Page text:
The Miller's Tomb - Highdown Hill 1908

The Miller’s Tomb – Highdown Hill 1908


This week has been a very busy week for me, as I continue to research and discover all sorts of fascinating snippets for my new book The A to Z of Curious Sussex. Sussex is such an interesting county cramped full of legends, larger than characters, unusual stories, odd historical events, smuggling, ghost stories, crimes murders and scandals to name just a few.  Over the coming weeks I hope to tell you about some of discoveries, which will take me right across the county but where better to start than with a story about a eccentric  miller who was also a poet and a  reputed smuggler and the story is virtually on my doorstep.


Goring’s most eccentric and famous character must be John Olliver who was an 18th century miller and poet. There are so many mysteries surrounding him that it is hard to distinguish fact from fiction.  He was reputed to have been a smuggler and used his mill for signalling the all-clear to ships arriving with illicit goods. What we do know is that in 1765 at the age of 50 he began building his own tomb on Highdown Hill, which was a challenging walk for me, but I was rewarded with a view of the surrounding area.  The hill was owned by William Westbrooke Richardson, and the   land had once been the site of an Iron Age camp, a Roman bath house, and a pagan Saxon Burial Cemetery.  Olliver is alleged to have visited the tomb every day where he would sit and meditate with his bible on his knees. The inscription on the tomb lid dated 1766 confirms that it was built 27 years BEFORE he died, and legend informs us that if you run around his tomb twelve times at midnight, John Olliver’s ghost will jump out of the tomb and chase you away.  I decided not to try this out.  The tomb is elaborately engraved with many verses, although most are now very worn and unreadable. One of the verses he penned is as follows:


My tomb on a lofty hill doth stand,

Where I sit and view both sea and land;

With iron palisades I am surrounded in,

The expense of it I value not a pin.

For in my own works I take great delight,

And prise my MAKER day and night;

When death doth call then I must go

With him whether I would or no,

And leave my mill and all behind,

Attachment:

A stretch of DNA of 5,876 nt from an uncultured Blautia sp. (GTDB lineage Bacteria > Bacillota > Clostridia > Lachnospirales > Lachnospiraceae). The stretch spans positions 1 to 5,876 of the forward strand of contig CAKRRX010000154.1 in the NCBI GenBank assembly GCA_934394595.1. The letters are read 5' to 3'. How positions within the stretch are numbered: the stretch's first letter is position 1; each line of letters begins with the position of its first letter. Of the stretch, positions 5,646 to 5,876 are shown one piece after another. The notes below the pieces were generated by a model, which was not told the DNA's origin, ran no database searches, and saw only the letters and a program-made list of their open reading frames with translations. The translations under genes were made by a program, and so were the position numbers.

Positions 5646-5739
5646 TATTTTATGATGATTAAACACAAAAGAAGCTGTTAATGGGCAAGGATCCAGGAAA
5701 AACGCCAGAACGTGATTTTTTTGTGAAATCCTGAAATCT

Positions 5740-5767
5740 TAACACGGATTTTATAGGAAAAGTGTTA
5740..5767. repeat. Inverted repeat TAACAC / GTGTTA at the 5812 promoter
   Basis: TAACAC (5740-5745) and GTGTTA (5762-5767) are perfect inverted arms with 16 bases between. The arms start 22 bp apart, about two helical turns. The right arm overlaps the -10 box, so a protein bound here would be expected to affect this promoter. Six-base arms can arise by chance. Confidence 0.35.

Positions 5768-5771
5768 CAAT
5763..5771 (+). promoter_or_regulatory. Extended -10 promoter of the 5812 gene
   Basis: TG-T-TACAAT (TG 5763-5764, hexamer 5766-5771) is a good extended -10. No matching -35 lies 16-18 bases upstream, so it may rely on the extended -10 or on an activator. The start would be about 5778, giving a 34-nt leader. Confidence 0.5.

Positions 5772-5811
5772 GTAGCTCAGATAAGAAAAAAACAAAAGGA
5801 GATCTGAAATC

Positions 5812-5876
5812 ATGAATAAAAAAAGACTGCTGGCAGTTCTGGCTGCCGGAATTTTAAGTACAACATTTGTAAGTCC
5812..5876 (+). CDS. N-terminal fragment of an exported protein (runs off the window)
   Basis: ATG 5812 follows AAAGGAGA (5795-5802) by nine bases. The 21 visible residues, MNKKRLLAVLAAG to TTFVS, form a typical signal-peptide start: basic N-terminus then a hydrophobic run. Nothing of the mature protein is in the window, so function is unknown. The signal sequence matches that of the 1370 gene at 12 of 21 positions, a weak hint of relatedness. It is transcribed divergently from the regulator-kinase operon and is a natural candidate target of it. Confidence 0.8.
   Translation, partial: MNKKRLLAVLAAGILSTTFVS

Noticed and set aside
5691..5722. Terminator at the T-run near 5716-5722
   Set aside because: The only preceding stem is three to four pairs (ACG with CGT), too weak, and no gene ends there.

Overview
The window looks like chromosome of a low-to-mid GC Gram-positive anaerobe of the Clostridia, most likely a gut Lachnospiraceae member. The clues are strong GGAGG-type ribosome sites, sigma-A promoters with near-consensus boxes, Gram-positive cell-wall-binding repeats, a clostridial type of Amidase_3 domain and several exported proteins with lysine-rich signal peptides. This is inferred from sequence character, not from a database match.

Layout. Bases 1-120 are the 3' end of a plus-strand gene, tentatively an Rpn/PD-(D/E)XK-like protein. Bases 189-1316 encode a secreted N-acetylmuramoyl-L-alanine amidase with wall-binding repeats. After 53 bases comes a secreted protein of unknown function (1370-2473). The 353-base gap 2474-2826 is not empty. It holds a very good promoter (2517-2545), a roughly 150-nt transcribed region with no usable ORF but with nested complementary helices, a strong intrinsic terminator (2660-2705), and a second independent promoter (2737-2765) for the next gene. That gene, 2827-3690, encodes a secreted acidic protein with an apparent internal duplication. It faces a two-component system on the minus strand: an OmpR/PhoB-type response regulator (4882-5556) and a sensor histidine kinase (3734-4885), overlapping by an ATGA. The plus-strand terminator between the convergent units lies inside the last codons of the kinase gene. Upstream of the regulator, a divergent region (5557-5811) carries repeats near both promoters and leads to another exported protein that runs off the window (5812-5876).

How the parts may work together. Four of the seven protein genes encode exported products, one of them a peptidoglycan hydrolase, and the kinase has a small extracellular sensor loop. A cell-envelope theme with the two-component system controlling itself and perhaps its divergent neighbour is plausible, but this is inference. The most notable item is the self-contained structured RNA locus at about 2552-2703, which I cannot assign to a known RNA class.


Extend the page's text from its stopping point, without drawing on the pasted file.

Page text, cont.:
In hopes a better place to find.



It is said that John Olliver is buried upside down because he believed that at the Last Judgement the world would turn ‘topsy-turvy’ and when it happened he wanted to be the first to be facing the right way.


John Olliver was born in Lancing to the east of Worthing in 1709 and worked the old mill there before moving to Goring.  In 1750 he took over Highdown mill from his father Clement Olliver, and prior to building his tomb he kept a coffin under his bed, so that is was ready for use if he needed it, and it is claimed that he had written the following lines on his coffin:


Beneath my bed my coffin stands,

On four wheels swift it runs,

I am always proud to show the same,

And why my neighbours do you me blame.



Some say that the coffin was used as a hiding place for his smuggled goods, and his spacious tomb on Highdown Hill was another store for his contraband.  Others claim that the verses inscribed around the tomb are merely elaborate codes revealing where the miller had hidden the proceeds of his illegal activities.  Cashing in on his death his wife established a tea chalet near the tomb, which became popular with visitors to Worthing. Sadly in November 1982 vandals badly damaged the tomb and destroyed many of the inscriptions on it.  There is no burial entry in the Goring register for John Olliver, but on 26 January 1812 there is a footnote which reads: ‘John Olliver of this Parish, Miller, was buried under the Tomb on High Down Hill, April 26 1793, aged 83.  On this occasion the funeral service was read and a sermon preached at the tomb by Ann Street, his granddaughter who used to read to him before his death, his eyesight having deteriorated in old age. His funeral drew a crowd of thousands and his body in its white painted coffin was brought from his house by young maidens all dressed in white and carried around the field.  The sermon, read by his granddaughter Ann Street, was said to have been written by John himself, but it was actually taken from a printed volume of sermons, written by the Church of England Clergy.

tomb on Highdown hill

tomb on Highdown hill

A more recent haunting appears to have occurred in July 1983 and was reported in the Worthing Gazette and Herald on 29 July 1983.  Two schoolboys from Durrington High School reported to the local press that they were camping on Highdown Hill and having heard the story about running around the tomb twelve times, decided to set their alarms and at midnight actually ran around the tomb. Nothing happened but as they were walking away they heard footsteps and turned to see the ghost of John Olliver!  One of the lads who was only 10 yards away said, ‘He was a very old man with a pale face, and I think he had a moustache.  He was losing his hair and was very short.’  Whatever the truth we will never know, but Highdown Hill continues to be a favourite spot for families to picnic, and the tales of John Olliver will live on, and on.

Photos by Conrad Hughes